As for those who take the drugs, many are destitute and bear those similar hallmarks of drug abuse; dishevelled, agitated and desperate. We would call them ‘smackheads’, if you wanted stolen goods at dirt cheap prices, chances are they would have something. A documentary by Saleh Ahmed [4] of a female drug user highlights those similar problems. She lived a sheltered life and in school was where drugs were introduced to her. Things quickly spiralled out of control as she sought greater highs and the social dynamic of shame led to the problem getting worse. Treatment programmes such as those run by NAFAS are increasingly more popular; there are drug programmes run by NAFAS on the muslim community radio during Ramadan. Community exposure to drug abuse and means of treatment is becoming more prominent.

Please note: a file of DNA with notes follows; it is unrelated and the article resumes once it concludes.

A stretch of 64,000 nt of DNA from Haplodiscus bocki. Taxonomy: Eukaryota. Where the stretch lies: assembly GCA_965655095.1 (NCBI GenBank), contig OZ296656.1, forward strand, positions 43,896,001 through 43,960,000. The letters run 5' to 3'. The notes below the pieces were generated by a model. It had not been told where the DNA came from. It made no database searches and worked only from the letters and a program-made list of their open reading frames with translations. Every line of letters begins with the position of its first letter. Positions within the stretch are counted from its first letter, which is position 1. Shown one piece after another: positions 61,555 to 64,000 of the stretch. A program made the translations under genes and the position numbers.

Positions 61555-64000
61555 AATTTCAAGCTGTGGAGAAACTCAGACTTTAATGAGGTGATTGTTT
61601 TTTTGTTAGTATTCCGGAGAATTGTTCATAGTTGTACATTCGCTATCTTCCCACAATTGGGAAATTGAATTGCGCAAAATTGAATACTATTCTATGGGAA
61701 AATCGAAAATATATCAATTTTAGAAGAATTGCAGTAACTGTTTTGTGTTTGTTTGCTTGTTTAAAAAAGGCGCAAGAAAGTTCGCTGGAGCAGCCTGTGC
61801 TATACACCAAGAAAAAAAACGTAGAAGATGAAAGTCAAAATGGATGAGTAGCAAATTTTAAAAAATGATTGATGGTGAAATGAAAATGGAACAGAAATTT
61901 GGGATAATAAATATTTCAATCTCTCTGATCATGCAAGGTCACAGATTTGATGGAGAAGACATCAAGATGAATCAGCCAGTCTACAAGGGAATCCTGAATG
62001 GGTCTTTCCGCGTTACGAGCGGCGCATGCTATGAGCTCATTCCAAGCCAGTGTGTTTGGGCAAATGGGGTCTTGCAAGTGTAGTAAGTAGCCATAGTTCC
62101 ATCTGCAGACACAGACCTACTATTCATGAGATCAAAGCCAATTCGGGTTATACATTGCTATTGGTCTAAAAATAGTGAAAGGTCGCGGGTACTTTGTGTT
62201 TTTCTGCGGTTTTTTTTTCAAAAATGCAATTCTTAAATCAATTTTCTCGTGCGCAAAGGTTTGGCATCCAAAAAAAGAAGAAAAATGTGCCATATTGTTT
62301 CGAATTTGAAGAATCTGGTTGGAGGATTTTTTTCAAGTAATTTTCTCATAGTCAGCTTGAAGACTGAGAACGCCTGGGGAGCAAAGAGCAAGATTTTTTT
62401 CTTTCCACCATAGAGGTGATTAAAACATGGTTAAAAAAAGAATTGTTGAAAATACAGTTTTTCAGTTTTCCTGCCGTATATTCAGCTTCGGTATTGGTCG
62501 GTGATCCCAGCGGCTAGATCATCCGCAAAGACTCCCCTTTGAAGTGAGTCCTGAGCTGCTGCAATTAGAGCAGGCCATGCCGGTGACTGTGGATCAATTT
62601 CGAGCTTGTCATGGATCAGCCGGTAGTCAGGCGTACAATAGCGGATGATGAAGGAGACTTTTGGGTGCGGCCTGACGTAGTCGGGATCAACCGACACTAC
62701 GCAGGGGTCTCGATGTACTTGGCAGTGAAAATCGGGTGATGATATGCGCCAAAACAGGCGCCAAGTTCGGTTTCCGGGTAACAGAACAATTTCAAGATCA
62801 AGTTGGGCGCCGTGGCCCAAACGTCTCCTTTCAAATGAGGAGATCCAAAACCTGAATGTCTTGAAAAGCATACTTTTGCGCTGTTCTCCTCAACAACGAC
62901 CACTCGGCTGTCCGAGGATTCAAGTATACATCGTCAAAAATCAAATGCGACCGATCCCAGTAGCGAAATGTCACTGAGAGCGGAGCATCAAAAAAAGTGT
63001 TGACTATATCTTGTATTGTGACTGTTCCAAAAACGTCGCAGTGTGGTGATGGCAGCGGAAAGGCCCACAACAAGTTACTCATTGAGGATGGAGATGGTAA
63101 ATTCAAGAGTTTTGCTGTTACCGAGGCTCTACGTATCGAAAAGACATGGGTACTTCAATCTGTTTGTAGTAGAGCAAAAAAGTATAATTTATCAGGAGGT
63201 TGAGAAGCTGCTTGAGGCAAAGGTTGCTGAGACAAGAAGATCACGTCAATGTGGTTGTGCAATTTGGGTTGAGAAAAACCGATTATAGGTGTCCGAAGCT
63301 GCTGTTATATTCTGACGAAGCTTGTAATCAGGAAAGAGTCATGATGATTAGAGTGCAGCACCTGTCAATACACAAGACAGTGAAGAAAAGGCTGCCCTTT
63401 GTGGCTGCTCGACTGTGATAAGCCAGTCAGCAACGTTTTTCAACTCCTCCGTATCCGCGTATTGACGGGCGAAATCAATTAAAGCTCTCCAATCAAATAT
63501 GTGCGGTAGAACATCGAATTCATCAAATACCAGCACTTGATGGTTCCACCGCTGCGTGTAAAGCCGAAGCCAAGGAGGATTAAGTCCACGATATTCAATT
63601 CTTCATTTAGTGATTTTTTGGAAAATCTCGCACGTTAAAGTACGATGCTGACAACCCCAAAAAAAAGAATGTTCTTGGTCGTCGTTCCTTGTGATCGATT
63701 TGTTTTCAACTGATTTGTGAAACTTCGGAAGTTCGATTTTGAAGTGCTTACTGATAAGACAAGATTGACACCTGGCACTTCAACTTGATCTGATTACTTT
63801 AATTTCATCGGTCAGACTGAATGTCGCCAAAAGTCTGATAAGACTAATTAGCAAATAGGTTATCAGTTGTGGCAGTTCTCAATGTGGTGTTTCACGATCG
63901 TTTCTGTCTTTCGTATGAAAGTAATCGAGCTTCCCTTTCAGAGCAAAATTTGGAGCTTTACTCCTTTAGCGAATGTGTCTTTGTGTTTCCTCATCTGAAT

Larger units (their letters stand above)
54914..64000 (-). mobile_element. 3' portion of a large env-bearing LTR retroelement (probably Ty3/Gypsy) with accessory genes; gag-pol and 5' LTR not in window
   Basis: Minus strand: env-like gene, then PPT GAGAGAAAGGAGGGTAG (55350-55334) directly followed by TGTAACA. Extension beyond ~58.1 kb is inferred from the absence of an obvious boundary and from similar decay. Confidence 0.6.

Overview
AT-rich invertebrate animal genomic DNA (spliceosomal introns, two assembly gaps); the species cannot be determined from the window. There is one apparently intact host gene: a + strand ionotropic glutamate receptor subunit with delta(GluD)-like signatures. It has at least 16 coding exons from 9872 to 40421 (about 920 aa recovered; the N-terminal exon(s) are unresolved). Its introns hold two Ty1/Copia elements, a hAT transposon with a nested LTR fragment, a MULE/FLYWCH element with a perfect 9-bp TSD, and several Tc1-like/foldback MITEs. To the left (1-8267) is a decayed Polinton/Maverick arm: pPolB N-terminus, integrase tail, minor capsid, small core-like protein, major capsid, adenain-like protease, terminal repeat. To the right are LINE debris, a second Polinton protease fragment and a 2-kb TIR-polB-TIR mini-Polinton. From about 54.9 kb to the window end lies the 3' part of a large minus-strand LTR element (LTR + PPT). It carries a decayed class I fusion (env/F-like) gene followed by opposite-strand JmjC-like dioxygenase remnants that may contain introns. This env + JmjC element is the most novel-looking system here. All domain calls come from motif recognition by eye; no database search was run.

I have lost contact with those who would take drugs actively and have since become an individual looking into drug abuse from the outside. I see glimpses of its presence within the city; drug deals going down, individuals taking drugs in corners of the city or those presenting clear signs of being ‘high’. Others may share their experiences with mine and how drug abuse is present within the east end of London. I myself am not involved in the ‘clubbing’ culture so in respect to drugs such as ecstacy or lsd which are reported to be ‘club drugs’- I can’t tell from experience how it is.

 

 


 

 

For an alternate and frankly wonderful telling of the landscape of the east end and individuals involved in drugs, Nick Ryans article is available at http://www.nickryan.net/articles/abyss.html. While the article may not focus upon Bengalis entirely it does highlight the Tower Hamlets-centric issue drug abuse has in our community.